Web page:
You’ve heard the stories. Some guy, sitting alone in his darkened room, spends a month or so putting together a game. He polishes it up, decides it should involve a bird or candy of some sort, nixes the idea for the candy, and then launches his game on the App Store.
And then it happens. People start to buy it. And buy it some more. Or better yet, they don’t have to buy anything, because maybe it is free. Suddenly, this guy’s bird is on iPhones and iPads and iPods everywhere. And this guy? Well, he has more money than he knows what to do with. All because of his little bird.
I am not that guy. But, like you if you are reading this, I would very much like to be that guy. It is a goal of mine.
Now, the sad news. It doesn’t just happen like that. That’s the dirty little secret of this whole app marketplace. Maybe for one or two people, very early on, before everybody and their little sister were making games. But not anymore.
Now, if you’ve read that paragraph and are thinking, “You are an idiot, Alan Thomas! I can and will be that guy!” then good for you, kid. You got gumption. I like that. You’re going to need it.
This is the first in a series of articles about the trials and tribulations of being an indie game developer. Some of it may come across as pessimistic at times, but I assure you that that is not the case. If you read something and I say, “That is not likely to happen,” that is just a tiny dash of realism. I encourage you, wholeheartedly, to defy the odds.
I want you to be that little bird guy as much as I want to be him.
The first piece of advice that I am going to offer here is to get yourself a new hatrack – you are going to be doing a lot a different jobs (and wearing a lot of different hats, so to speak, hence the hatrack).
A Good Idea
This is the first thing you’ll need. It’s pretty much safe to say that you probably already have a dream game in mind that you want to make. And that is awesome.
Now, come up with something else. Something simple to start. I don’t even care if your first effort is to try to do something that is already done with your own twist. But, keep it as simple as you can for your first endeavor. Remember! You are going to have to build this thing!
As a rule of thumb, try to describe your game in one sentence. It can be a long sentence, but only one. Think of your favorite games. I promise you that the best of them can adhere to this rule. Write that sentence down. Does it still sound like something you would want to play? Awesome.
“Drive, walk, run and otherwise explore a fictionalized Los Angeles as one of three characters completing missions, earning money, and causing mayhem.” Sound familiar? I love that game.
“Match three pieces of candy to clear score big, earn power-ups, beat your friends and explore further.” Yep. I was on that candy crack for a while.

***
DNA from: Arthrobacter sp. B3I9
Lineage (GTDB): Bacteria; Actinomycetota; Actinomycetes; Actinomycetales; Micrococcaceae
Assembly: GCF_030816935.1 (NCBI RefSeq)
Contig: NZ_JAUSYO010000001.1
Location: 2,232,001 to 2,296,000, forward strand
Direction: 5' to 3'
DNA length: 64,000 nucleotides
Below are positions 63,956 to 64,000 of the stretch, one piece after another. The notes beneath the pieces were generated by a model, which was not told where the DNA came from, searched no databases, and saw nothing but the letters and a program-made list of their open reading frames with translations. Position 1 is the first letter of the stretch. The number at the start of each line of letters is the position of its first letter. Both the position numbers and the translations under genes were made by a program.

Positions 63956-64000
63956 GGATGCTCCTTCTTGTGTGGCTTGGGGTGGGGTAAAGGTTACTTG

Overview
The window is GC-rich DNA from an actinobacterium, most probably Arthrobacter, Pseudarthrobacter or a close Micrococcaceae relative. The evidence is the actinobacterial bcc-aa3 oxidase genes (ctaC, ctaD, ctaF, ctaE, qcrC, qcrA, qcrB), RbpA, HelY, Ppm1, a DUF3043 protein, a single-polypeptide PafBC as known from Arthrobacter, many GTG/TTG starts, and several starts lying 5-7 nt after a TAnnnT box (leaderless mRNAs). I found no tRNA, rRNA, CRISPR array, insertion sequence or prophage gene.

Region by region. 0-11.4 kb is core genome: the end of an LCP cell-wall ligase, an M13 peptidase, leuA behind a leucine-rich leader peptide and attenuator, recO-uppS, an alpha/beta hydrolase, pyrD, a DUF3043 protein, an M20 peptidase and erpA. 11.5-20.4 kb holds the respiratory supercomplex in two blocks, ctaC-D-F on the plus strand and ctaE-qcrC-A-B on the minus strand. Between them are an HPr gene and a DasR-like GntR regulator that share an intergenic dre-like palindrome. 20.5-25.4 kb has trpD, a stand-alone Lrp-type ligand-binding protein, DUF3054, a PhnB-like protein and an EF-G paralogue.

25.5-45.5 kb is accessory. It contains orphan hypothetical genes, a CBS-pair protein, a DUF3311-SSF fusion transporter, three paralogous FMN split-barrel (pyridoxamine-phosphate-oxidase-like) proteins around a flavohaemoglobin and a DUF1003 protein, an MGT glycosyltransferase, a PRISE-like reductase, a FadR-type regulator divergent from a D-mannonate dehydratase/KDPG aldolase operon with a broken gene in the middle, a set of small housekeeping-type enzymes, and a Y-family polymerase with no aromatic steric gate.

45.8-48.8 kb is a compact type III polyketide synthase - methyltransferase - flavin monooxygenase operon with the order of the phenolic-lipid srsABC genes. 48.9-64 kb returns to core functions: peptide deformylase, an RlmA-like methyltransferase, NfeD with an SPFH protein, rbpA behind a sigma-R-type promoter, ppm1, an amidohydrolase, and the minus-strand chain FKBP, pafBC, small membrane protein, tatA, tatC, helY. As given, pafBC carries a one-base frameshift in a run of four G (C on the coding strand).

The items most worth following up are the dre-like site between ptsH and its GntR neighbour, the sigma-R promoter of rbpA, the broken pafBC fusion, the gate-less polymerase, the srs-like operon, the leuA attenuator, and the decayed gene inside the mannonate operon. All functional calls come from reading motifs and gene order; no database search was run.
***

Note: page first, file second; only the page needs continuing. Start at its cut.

Odds are that you’re obviously not going to take on Grand Theft Auto or Candy Crush as your first project. My point is that as intricate as these games are, you really can sum them up in one sentence. If you can’t sum up your idea like that and have it sound enticing, I have bad news for you – it’s probably not a good idea.
There is plenty of inspiration to be found for your first project on the App Store. Remember that game “Flappy Bird”? You should. I don’t know the exact statistics, but I think that something like 97% of the games on the App Store are Flappy Bird clones (but don’t quote me on that). There is a reason for that. The game is simple beyond belief. So simple that just about anyone with the tiniest bit of programming skill can clone it. And they have.
While I am not one of those people, there is something to be said from what can be learned from sitting down and trying to remake that game from scratch. You’ll pick up on things like getting graphics on screen, learning how to implement touch controls, scoring mechanisms and putting a menu structure in place and finally getting it on to the App Store. Yes, it will be yet another Flappy Bird, but think of everything that you learn in the process.
Now, remember that idea I told you not to make in the beginning? Look at it after you’ve made your first game and decide if you are ready to tackle it. Think about spending months not being able to make that game, and then think of spending that time making a bunch of smaller games and learning everything that you need for the dream project. You will feel a much greater sense of accomplishment having a few small projects under your belt. Even more importantly, you’ll get some mistakes out of the way.
Yes. You will make mistakes. And that is a good thing. Hopefully you’ll only make them once.
So, think of that game. Write it down and keep it someplace safe. I promise that you can make it when the time is right.
Next time, I’m going to talk about two of the development packages that are out there and the pros and cons of both. Hopefully that can help you decide the best way to dig your heels in and get on the road to becoming that little bird guy.
And, as always, if you have any questions or comments, fire away!